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We have Views and ViewModels in different assemblies. Views' assembly has the reference to the VMs. (sometimes we need code behind).

ViewModel's DataContext is set in code, not in XAML. Thus nor VS neither Resharper can help as with intellisense and Resharper also gives a lot of warnings.

Is there any directive for Resharper we can set in XAML comments to say that we intend to use the View with VM of a particular type?

Update:

Nice blogpost as addition to the accepted answer.

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1  
Unfortunately Resharper will not (and won't be able to) resolve the ViewModel when it is placed in the codebehind. The only way this works is by placing it in the .DataContext property of a UIElement within your XAML. What is your rationale for placing it in the codebehind and perhaps I can help further? –  Patrick McCurley Dec 13 '12 at 15:42
    
We use constructor dependency injections for VMs. VMs can access each other through VmManager. We prefer VMs to have the right to decide how navigation will work. Views have no transitions at all just bindings to command and properties. And we use codebehind for tweaking fokus behavior or input. –  voroninp Dec 13 '12 at 15:48

2 Answers 2

up vote 7 down vote accepted

I had the same issue and resolved it by using the design time support in XAML to get intellisense support in the XAML editor which also satisfies Resharper binding validation.

Note the d: namespace used in the code snippet below. This will be ignored at runtime. You can also use a ViewModelLocator which will add design time (Fake) repositories to the IoC container removing any dependencies from external sources like web services or other data sources.

XAML design time support:

<local:ViewBase
    ...
    mc:Ignorable="d" 
    d:DataContext="{Binding Source={d:DesignInstance Type=viewModel:MainViewModel, IsDesignTimeCreatable=True}}">

XAML ViewModelLocator:

<local:ViewBase
    ...
    mc:Ignorable="d" 
    viewModel:ViewModelLocator.ViewModel="MainViewModel" >

ViewModelLocator:

    static ViewModelLocator()
    {
        if (DesignMode.DesignModeEnabled)
        {
            Container.RegisterType<IYourRepository, YourDesignTimeRepository>();
        }
        else
        {
            Container.RegisterType<IYourRepository, YourRuntimeRepository>();
        }

        Container.RegisterType<YourViewModel>();
    }
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If you set a ViewModel into the .DataContext property of a UIElement in your XAML as a placeholder, it will be replaced when you set it at runtime via your constructor injected ViewModel.

So you could have

<UserControl.DataContext>
    <Pages:WelcomeLoadingViewModel />
</UserControl.DataContext>

Then in the UserControls constructor have

public WelcomeLoading(WelcomeLoadingViewModel viewModel)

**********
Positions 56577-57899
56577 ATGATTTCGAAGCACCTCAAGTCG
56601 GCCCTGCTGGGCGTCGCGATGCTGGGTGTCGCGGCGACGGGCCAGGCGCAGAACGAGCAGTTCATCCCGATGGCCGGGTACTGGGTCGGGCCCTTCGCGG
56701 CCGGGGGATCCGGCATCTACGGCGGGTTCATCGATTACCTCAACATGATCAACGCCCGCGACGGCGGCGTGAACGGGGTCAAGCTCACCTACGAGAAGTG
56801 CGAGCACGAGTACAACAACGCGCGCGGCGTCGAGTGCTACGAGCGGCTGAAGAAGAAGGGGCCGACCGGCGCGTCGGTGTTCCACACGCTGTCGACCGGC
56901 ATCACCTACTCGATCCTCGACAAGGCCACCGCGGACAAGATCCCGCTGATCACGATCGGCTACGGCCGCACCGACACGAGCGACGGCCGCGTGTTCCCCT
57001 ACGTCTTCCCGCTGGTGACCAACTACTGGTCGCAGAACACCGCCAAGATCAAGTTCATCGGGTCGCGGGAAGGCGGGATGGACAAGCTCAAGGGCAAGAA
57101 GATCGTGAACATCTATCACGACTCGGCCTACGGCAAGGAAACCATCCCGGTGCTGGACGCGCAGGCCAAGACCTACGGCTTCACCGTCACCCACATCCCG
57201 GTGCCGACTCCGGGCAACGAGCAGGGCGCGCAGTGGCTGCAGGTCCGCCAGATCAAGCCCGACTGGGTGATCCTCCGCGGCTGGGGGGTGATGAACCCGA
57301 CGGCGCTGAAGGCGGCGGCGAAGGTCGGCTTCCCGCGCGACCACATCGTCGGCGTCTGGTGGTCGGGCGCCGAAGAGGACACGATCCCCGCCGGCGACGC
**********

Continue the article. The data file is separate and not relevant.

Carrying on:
{
   this.DataContext = viewModel;
}

OR

public HomePage()
{
   this.InitializeComponent();

   this.DataContext = ViewModelResolver.Resolve<HomePageViewModel>();

This would mean that you would get Binding and Resharper support as they can reflect the ViewModels from the XAML Datacontext. But also enjoy the benefits of Dependancy Injected ViewModels, as the VM would be replaced at runtime from your DI Container.

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This mean we must provide parameterless constructors for our VMs. –  voroninp Dec 13 '12 at 16:30
    
Yes it does - but only for the sake of being able to render them in Xaml. Use your normal constructor for your VM, but with an empty constructor overload. Remember since you are essentially hot-swapping your VMs when the View is built - the DI container will still create the class using the longer, DI'd constructor when the VM is created and passed into the codebehind. –  Patrick McCurley Dec 13 '12 at 18:45
2  
If you are very concerned about the possibility of the VMs being misused using an empty constructor - you could always throw an exception should the empty constructor be constructed when NOT in design time, therefore safely restricting the creation of the VM in that way to the Xaml layout engine. Windows.ApplicationModel.DesignMode.DesignModeEnabled or System.ComponentModel.DesignerProperties.GetIsInDesignMode will check this. –  Patrick McCurley Dec 13 '12 at 18:49
    
I'm more concerned that View will try to apply bindings what will cause reading the properties which require injected dependencies. I do not remember when bindings are applied for the first time in object lifetime. We also have compound VMs and compound Vs. –  voroninp Dec 13 '12 at 20:20
1  
Just add a condition in those particular properties to return a default value if the design mode is set. –  Patrick McCurley Dec 14 '12 at 11:43

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